If you’re looking for livestock to populate your smallholding, goats could be a great option. They’re fun, friendly and can be profitable, should you wish to sell their produce. You can even teach domestic goats tricks, such as to come when called! However, they’re a commitment not everyone is ready for…

These sweet creatures may be endearing, but they’re also surprisingly intelligent, which can make them a handful to rear. So, there are a few things to keep in mind if you’re contemplating getting a small herd of your own.

More than meets the eye

These inquisitive, spirited animals were one of the first species to be domesticated by humans around 10,000 years ago in Iran, preceded only by dogs.

Since then, they’ve become a consistent feature of civilisation worldwide and traded, trained, milked and bred for meat and cashmere wool. Even Abraham Lincoln loved goats, keeping two named Nanny and Nanko in the White House during his presidency!

With lifespans about as long as man’s best friend and incredible strength and balance, domesticated goats are found all over the world, living in all kinds of terrain. The milk they produce is the most consumed variety globally and is among the easiest for humans to digest due to its homogenised properties. So, even people with mild lactose intolerance may be able to drink it without adverse side effects.

Brace yourself for keeping goats

Known to be noisy and sometimes destructive, it’s worth considering if goats will make an appropriate addition to your neighbourhood. It’s a good idea to visit a local agricultural show to see healthy examples of different breeds and get advice from other goat farmers.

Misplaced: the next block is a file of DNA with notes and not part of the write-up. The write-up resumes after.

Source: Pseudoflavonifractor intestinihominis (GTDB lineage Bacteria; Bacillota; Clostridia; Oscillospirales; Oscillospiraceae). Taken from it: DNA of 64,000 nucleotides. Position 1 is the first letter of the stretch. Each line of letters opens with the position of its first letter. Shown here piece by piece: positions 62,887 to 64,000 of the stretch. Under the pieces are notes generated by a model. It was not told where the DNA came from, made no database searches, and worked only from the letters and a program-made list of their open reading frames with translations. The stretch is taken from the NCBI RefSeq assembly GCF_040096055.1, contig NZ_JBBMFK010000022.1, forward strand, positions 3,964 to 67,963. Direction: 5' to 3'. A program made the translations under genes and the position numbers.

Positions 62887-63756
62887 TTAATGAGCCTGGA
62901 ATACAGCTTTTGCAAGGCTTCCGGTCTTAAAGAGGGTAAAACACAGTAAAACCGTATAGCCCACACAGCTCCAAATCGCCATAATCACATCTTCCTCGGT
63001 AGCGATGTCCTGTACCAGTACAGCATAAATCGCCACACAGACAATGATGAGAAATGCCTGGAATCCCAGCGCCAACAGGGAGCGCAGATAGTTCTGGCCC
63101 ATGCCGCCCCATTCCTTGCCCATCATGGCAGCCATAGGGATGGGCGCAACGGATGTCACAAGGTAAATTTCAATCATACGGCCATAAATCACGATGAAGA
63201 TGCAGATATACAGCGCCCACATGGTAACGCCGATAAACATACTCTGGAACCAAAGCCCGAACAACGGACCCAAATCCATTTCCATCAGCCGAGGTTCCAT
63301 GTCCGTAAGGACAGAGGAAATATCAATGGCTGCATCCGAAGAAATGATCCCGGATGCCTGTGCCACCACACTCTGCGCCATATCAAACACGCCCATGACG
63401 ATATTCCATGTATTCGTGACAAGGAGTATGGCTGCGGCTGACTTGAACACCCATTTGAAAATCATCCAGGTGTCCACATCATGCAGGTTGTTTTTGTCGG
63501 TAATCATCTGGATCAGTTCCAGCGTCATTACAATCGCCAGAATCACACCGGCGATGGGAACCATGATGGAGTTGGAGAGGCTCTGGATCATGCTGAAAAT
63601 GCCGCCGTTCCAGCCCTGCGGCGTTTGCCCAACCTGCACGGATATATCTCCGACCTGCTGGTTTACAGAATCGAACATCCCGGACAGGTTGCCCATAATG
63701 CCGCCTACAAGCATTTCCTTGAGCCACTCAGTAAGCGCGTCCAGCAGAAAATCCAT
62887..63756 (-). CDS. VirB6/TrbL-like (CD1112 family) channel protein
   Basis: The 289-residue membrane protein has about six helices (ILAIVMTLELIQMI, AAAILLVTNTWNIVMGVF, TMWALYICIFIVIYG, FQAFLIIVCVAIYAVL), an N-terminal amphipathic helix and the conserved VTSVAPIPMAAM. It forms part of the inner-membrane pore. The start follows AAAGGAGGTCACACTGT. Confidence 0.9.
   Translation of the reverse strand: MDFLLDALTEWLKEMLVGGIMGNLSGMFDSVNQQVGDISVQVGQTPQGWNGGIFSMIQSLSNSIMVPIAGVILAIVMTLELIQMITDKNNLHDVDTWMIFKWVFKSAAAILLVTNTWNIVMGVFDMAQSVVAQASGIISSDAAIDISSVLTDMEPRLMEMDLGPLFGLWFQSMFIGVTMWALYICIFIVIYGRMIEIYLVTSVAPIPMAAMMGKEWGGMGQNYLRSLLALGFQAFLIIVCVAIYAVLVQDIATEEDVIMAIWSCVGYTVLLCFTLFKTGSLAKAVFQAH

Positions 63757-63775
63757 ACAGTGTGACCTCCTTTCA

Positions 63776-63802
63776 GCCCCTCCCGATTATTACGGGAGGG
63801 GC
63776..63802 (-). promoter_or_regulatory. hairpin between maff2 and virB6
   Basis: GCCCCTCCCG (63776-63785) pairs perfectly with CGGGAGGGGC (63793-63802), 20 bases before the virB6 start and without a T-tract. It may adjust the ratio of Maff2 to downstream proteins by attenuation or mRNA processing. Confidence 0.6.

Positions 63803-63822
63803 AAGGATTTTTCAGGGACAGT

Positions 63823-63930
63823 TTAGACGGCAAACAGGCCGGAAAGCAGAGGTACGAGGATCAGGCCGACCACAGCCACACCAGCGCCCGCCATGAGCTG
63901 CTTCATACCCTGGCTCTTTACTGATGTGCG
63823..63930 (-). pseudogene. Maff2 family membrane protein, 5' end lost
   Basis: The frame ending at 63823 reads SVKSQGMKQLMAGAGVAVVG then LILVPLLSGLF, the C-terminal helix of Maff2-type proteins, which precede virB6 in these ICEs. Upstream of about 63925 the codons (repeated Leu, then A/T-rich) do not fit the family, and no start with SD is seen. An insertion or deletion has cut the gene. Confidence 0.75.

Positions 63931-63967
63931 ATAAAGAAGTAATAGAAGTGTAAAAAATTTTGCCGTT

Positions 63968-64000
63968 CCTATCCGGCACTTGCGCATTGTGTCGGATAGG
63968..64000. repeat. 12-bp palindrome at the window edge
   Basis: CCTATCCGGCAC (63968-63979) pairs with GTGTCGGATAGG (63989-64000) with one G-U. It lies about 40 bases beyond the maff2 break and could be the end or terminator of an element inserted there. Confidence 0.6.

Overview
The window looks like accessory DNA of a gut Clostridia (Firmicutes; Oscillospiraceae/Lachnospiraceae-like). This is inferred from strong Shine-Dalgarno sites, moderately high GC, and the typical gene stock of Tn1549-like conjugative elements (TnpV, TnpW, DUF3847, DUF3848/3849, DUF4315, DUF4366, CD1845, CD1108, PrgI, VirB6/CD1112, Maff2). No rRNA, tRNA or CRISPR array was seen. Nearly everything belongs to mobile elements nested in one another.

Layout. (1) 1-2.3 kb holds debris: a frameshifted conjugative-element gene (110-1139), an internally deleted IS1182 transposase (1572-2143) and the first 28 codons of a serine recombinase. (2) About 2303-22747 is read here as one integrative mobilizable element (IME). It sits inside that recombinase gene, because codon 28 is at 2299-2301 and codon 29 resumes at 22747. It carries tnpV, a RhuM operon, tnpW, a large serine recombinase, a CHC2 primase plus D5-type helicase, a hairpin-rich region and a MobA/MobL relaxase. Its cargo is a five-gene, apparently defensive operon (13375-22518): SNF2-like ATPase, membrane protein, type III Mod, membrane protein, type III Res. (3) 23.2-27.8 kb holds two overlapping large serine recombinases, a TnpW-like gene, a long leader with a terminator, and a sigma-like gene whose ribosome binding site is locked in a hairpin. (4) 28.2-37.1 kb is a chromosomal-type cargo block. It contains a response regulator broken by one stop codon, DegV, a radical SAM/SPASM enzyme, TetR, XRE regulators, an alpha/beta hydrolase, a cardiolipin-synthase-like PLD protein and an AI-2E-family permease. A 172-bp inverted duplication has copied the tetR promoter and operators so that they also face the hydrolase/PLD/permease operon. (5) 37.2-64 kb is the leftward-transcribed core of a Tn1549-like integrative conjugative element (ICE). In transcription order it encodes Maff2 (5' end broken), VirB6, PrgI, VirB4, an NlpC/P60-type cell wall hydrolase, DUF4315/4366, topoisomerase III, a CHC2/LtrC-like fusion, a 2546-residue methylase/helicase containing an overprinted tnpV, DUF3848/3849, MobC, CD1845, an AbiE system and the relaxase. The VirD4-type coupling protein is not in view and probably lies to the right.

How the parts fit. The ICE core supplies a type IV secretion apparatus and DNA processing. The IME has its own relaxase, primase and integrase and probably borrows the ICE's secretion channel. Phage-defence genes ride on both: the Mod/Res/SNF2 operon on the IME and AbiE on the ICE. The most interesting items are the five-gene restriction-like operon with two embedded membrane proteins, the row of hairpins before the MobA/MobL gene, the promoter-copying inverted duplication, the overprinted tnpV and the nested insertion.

Despite having four stomachs, goats can be notoriously fussy eaters. They’re natural foragers, not grazers, and need more than just grass to sustain them. That means they’ll only require a minimal amount of bought-in food, but you should ensure there’ll be enough roughage for them to pick through.

Goats are also master escape artists, so you’ll need tall and robust fencing around their exercise area. The size of enclosure you’ll need will depend on what you want to get from the goats; if you want enough to farm dairy or meat, you’ll need more space to store them, their produce and the equipment necessary to care for them than you would for a few pets.

Most importantly, goats are herd animals and very social. They can become depressed without company — even a pair might not be enough. Plus, it’s worth noting that although goats take up less space than cows, they produce four times less milk in a day and will need milking twice daily while they’re lactating. So, if you’re planning on turning a profit with dairy goats, you’ll need to put the work in to meet demand.

Are you preparing to welcome some cloven-hooved additions to your smallholding? We have a range of equipment that’ll help you care for goats — from bale spikes and transport boxes to post-hole borers. Get in touch to discuss which products are right for you.